The printer can ordinarily give advice on the physical aspects of printed forms the kind and size of types, margins, paper color and weight, ink, and size of the form. Remember that standard size forms are always less expensive, facilitate filing, preclude loss, which is often the case with irregular paper sizes. Different colors of paper and ink will affect photocopying and microfilming in different ways.

Basic Medical Records Forms
A total of 15 basic forms have been recommended in this manual. The person using these forms must adhere to the format and contents prescribed and try to complete them as comprehensively as possible. Generally these forms are self explanatory but however, the following instructions should be observed for effective maintenance of medical records.

Admission and discharge sheet
The treating physician should document a provisional diagnosis at the time of admission and at the time of discharge should document final diagnoses, principle and associated secondary diseases. If an operation was performed, the face sheet must contain the name of the operation, the anesthesia given, the date and time of discharge and the condition of the patient on discharge.

History and Physical Examination Form
A complete history should be written describing the chief complaint, the details of the present illness, and the patients past medical history, social history, and family history. The physical examination form should include all pertinent findings resulting from an assessment of all the systems of the body. It should be recorded within 24 hours of the admission of the patient.

Progress Notes Form
Progress notes should be written as frequently as required by the condition of the patient. Progress notes should provide a reference to the condition of the patient on admission. A chronological record of the patients progress should be documented daily or even every few hours during a critical illness. Progress notes should conclude with a summary of the patients general condition.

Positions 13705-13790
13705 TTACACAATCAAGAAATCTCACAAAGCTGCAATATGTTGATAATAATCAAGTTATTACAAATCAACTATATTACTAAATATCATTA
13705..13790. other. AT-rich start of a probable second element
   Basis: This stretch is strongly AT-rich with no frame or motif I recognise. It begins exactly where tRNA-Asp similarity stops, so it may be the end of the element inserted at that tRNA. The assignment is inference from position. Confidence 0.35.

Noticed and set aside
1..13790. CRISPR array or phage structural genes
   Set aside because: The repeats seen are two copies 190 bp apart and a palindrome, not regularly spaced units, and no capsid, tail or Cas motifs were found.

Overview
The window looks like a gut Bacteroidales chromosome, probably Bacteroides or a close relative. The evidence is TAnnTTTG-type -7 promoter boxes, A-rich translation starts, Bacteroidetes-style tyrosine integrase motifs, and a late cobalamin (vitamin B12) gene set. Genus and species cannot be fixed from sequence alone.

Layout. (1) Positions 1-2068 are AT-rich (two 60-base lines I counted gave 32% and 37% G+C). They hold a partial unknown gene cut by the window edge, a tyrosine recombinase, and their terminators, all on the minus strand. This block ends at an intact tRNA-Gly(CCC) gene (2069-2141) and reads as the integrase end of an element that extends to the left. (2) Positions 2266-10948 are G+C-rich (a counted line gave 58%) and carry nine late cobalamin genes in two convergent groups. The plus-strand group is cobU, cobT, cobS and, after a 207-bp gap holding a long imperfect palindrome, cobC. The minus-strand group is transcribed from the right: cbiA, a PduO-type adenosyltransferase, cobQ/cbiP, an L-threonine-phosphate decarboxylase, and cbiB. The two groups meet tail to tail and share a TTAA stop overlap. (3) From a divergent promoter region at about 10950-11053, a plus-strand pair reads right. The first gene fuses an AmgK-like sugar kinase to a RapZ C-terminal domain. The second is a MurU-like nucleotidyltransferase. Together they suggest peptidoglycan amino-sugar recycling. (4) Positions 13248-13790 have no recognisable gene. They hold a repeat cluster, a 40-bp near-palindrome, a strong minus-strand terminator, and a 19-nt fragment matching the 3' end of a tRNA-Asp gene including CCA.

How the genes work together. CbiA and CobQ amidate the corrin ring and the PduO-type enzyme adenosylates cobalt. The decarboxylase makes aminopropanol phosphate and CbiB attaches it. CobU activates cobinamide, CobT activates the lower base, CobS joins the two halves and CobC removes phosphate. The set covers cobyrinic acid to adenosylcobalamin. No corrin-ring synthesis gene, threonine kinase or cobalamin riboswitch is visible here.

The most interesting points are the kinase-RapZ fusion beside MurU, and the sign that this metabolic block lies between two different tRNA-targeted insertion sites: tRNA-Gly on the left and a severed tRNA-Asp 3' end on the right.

Physicians Orders
Physicians orders must be complete, specific, legible, and exact. All orders must be written in ink, signed, and dated. Oral orders and orders over telephone to house staff or nurses should be entered in the record and countersigned by the physician within 24 hours.

Consultation Form
A written requisition filled in on the consultation form and indicating full details of the provisional diagnosis, the objective of the consultation and all relevant clinical points on which an opinion is desired constitutes the consultation form. The consultant after conducting his own examination then records his findings and recommendations on the same form and signs it.

Consent to Operations and Investigations
A general consent for diagnostic investigation and treatment must be obtained at the time of admission as a routine procedure. Special consent must be obtained for: surgical procedures, discharge against medical advice, temporary leave of absence, photographic imaging, release from responsibility for abortion, sterilization, organ donation, organ transplantation, or autopsy.

Anesthesia Record
A complete anesthesia record indicates the preoperative medications given, the date, time, and effect of these medications, the type and amount of anesthetic administered, and the technique used.

Operation Report Form